Abstract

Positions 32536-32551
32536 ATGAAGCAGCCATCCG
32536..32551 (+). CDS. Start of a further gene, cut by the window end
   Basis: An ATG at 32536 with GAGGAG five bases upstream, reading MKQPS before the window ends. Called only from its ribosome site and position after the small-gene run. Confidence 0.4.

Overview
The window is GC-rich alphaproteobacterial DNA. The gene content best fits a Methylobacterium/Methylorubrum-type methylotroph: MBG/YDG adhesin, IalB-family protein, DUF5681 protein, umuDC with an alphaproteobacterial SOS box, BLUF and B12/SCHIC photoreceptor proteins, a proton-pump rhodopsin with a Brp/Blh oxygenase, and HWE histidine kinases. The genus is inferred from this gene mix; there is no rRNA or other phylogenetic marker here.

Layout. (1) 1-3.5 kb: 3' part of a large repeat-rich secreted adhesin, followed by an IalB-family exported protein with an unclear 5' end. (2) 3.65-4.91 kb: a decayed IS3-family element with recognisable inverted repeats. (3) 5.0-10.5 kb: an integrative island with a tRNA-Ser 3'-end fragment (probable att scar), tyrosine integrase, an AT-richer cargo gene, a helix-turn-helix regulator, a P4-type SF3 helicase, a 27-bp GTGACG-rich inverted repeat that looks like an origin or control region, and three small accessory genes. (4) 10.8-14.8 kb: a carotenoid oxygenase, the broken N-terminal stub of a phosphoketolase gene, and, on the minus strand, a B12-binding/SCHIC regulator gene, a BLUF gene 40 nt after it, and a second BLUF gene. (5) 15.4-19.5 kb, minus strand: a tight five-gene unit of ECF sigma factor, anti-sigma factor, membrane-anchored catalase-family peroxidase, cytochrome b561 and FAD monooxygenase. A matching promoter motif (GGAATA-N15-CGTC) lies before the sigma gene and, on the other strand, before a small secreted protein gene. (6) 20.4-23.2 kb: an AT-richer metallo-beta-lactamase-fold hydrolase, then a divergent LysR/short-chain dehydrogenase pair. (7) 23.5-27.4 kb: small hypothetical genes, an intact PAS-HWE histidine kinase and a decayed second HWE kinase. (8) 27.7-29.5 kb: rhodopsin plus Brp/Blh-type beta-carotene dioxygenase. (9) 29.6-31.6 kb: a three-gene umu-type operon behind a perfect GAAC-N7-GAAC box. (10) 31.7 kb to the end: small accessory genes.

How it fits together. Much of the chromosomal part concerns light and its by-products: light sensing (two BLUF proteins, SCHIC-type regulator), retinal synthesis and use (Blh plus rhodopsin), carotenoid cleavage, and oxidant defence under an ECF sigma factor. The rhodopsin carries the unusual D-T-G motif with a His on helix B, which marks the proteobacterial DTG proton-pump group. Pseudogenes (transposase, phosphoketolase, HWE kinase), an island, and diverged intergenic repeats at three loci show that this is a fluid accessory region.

Subsidence of Summer Lake basin, situated in the northwestern Basin and Range province in south-central Oregon, has exposed a kilometer-thick Neogene sequence of dense volcanic flow rocks overlying very weak tuffaceous sedimentary rocks in the bounding Winter Ridge–Slide Mountain escarpment. Subsidence occurs along the active, 40-km-long, Winter Ridge–Slide Mountain fault, which is capable of producing Mw ≈ 7 earthquakes with near-field, maximum horizontal acceleration approaching 1g. Gigantic landslides cubic kilometers in volume scallop the southwestern part of the escarpment, and the deposits run out several kilometers, characteristic of rock avalanches. Geotechnical rock-mass characterization and slope- stability analyses confirm observations that these landslides were initiated within the weak tuffaceous sedimentary rocks along shallow, east-dipping, planar failure surfaces, are insensitive to groundwater fluctuations, and are stable under static conditions. Pseudostatic analyses reveal that strong shaking is required to trigger landsliding. The Bennett Flat landslide failed as a single event between 900–270 ka and 16.8 ka; the landslide has a depletion-zone volume of 1.1 km3, but only 0.3 km3 of debris is discernible in the accumulation zone. The Foster Creek landslide also appears to have failed as a single event between 180 and 16.8 ka; the landslide has a depletion-zone volume of 2.9 km3, but only 0.3 km3 of debris is discernible in the accumulation zone. The Punchbowl landslide evidences multiple events, the most recent of which failed in the Holocene and had a volume of 0.4 km3; 0.5 km3 of debris is found in the accumulation zone.

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